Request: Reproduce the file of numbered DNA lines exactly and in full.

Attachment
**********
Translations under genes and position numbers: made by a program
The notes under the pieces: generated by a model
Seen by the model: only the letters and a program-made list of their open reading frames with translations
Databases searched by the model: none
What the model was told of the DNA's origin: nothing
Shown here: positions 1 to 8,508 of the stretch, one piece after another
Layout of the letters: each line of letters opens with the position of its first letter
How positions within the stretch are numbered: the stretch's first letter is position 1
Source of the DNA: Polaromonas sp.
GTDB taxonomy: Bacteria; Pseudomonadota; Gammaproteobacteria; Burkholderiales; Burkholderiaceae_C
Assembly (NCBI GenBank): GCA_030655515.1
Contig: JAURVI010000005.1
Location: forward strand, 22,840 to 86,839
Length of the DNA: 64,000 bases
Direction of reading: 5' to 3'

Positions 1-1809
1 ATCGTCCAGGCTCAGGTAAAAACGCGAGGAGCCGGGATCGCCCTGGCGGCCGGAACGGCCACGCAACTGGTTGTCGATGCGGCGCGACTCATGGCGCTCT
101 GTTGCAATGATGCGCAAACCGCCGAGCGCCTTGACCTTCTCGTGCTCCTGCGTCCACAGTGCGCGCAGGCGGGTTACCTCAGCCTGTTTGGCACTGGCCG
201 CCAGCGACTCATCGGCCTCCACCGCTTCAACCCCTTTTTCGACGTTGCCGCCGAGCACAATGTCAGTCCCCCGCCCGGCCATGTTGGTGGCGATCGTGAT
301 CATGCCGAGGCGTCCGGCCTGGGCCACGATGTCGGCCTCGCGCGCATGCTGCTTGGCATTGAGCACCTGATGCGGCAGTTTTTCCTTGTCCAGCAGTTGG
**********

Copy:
Translations under genes and position numbers: made by a program
The notes under the pieces: generated by a model
Seen by the model: only the letters and a program-made list of their open reading frames with translations
Databases searched by the model: none
What the model was told of the DNA's origin: nothing
Shown here: positions 1 to 8,508 of the stretch, one piece after another
Layout of the letters: each line of letters opens with the position of its first letter
How positions within the stretch are numbered: the stretch's first letter is position 1
Source of the DNA: Polaromonas sp.
GTDB taxonomy: Bacteria; Pseudomonadota; Gammaproteobacteria; Burkholderiales; Burkholderiaceae_C
Assembly (NCBI GenBank): GCA_030655515.1
Contig: JAURVI010000005.1
Location: forward strand, 22,840 to 86,839
Length of the DNA: 64,000 bases
Direction of reading: 5' to 3'

Positions 1-1809
1 ATCGTCCAGGCTCAGGTAAAAACGCGAGGAGCCGGGATCGCCCTGGCGGCCGGAACGGCCACGCAACTGGTTGTCGATGCGGCGCGACTCATGGCGCTCT
101 GTTGCAATGATGCGCAAACCGCCGAGCGCCTTGACCTTCTCGTGCTCCTGCGTCCACAGTGCGCGCAGGCGGGTTACCTCAGCCTGTTTGGCACTGGCCG
201 CCAGCGACTCATCGGCCTCCACCGCTTCAACCCCTTTTTCGACGTTGCCGCCGAGCACAATGTCAGTCCCCCGCCCGGCCATGTTGGTGGCGATCGTGAT
301 CATGCCGAGGCGTCCGGCCTGGGCCACGATGTCGGCCTCGCGCGCATGCTGCTTGGCATTGAGCACCTGATGCGGCAGTTTTTCCTTGTCCAGCAGTTGG